|Preparing for a workers’ compensation audit can seem overwhelming. If your business insurance provider requires an audit, you’ll need to prepare.
Fortunately, workers’ compensation audits usually aren’t too difficult to manage. Below, we’ll cover the important facts about them.
What is a Workers’ Compensation Audit?
Also called a premium audit, a workers’ comp audit is your company’s verification of its period payroll. Specifically, it’s the examination of the payroll period for your plan’s coverage. The overall amount paid out to your employees is one of the bases of your workers’ comp premium. During the audit, the payroll’s amount must receive verification.
What’s the Audit’s Purpose?
Audits help assure that the premiums employers pay for their workers comp coverage match their risks. Your insurance company will make sure you’re properly classified. It’ll also make sure your payrolls, used for rating purposes, have correct values.
If you have the wrong payroll classification, you might be spending the wrong amount on your workers’ comp. Insurers usually audit policies that have premiums greater than a specific value. $10,000 is the usual standard.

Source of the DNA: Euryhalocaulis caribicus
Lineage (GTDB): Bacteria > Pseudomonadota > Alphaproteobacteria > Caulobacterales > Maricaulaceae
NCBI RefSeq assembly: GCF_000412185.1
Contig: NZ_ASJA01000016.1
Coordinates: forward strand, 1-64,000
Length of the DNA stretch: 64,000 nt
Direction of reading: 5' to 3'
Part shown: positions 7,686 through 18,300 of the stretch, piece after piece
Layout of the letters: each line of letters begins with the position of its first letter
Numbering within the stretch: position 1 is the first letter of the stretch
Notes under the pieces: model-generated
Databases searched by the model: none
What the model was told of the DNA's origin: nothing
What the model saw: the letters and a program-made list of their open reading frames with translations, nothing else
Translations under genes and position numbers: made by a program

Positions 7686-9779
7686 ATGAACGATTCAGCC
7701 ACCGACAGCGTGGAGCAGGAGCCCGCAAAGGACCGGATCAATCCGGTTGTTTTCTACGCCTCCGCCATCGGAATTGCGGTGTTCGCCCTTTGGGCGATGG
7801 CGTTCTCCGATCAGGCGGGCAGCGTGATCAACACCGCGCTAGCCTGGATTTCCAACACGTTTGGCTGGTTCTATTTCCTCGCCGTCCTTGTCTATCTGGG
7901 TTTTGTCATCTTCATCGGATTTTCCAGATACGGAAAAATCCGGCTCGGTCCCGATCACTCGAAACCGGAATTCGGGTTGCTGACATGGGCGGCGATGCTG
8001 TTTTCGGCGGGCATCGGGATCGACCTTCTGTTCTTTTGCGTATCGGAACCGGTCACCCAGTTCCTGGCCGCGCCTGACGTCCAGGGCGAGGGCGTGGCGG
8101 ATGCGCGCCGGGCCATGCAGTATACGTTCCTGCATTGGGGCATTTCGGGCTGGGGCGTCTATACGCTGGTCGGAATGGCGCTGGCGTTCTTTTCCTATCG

How Can You Conduct an Audit?
The auditing process can be fast and convenient. Normally, audits fall under three types. The type of audit you’ll need to do depends on three factors:
- Your policy’s size
- Your industry
- Your business’s physical location
On-Site Physical Audits
Many audits can occur on-site at the business. If this is the case, an auditor will schedule an appointment with the owner. Then, the auditor will visit your location. The auditing process happens completely on the premises. It normally doesn’t need a follow-up.
Remote Physical Audits
You might get a letter asking for your company’s payroll records. These records can include your payroll journals, unemployment forms and federal tax returns. Once you’ve gathered them, send them to the audit department.
Telephone audits aren’t entirely conducted on the phone. First, you’ll receive an audit form to complete. Then, you send it to the audit department. Then, the audit department will contact you to talk about your operations and payroll.
Make sure you check the categorization for subcontractor employees before the auditing process. Otherwise, you might face overcharges. Review your audit work papers, and collect your payroll summaries. If you have your information on hand, your business insurance policy will be ready for anything.